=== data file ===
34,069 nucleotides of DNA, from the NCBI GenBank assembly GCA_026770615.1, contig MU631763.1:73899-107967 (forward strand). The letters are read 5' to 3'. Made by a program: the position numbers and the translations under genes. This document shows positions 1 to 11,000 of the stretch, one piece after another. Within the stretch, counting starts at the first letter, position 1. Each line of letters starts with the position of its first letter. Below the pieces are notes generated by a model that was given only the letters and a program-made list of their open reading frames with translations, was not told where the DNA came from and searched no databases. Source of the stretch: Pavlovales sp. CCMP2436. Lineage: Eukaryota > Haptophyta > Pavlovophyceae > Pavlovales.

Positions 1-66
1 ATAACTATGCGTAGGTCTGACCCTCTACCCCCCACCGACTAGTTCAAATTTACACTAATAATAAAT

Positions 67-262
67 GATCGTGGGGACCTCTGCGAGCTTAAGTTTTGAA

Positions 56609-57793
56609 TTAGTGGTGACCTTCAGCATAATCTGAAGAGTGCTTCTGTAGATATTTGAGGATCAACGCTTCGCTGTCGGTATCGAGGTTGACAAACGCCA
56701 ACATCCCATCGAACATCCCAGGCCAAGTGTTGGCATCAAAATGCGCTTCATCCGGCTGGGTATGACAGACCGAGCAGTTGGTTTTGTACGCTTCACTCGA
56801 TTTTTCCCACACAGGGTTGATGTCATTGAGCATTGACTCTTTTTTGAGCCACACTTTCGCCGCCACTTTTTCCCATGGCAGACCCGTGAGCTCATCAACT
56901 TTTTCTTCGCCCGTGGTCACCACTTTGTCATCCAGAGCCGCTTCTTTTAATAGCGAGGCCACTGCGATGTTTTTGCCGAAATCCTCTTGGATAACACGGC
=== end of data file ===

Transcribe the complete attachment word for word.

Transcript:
34,069 nucleotides of DNA, from the NCBI GenBank assembly GCA_026770615.1, contig MU631763.1:73899-107967 (forward strand). The letters are read 5' to 3'. Made by a program: the position numbers and the translations under genes. This document shows positions 1 to 11,000 of the stretch, one piece after another. Within the stretch, counting starts at the first letter, position 1. Each line of letters starts with the position of its first letter. Below the pieces are notes generated by a model that was given only the letters and a program-made list of their open reading frames with translations, was not told where the DNA came from and searched no databases. Source of the stretch: Pavlovales sp. CCMP2436. Lineage: Eukaryota > Haptophyta > Pavlovophyceae > Pavlovales.

Positions 1-66
1 ATAACTATGCGTAGGTCTGACCCTCTACCCCCCACCGACTAGTTCAAATTTACACTAATAATAAAT

Positions 67-262
67 GATCGTGGGGACCTCTGCGAGCTTAAGTTTTGAA

Positions 56609-57793
56609 TTAGTGGTGACCTTCAGCATAATCTGAAGAGTGCTTCTGTAGATATTTGAGGATCAACGCTTCGCTGTCGGTATCGAGGTTGACAAACGCCA
56701 ACATCCCATCGAACATCCCAGGCCAAGTGTTGGCATCAAAATGCGCTTCATCCGGCTGGGTATGACAGACCGAGCAGTTGGTTTTGTACGCTTCACTCGA
56801 TTTTTCCCACACAGGGTTGATGTCATTGAGCATTGACTCTTTTTTGAGCCACACTTTCGCCGCCACTTTTTCCCATGGCAGACCCGTGAGCTCATCAACT
56901 TTTTCTTCGCCCGTGGTCACCACTTTGTCATCCAGAGCCGCTTCTTTTAATAGCGAGGCCACTGCGATGTTTTTGCCGAAATCCTCTTGGATAACACGGC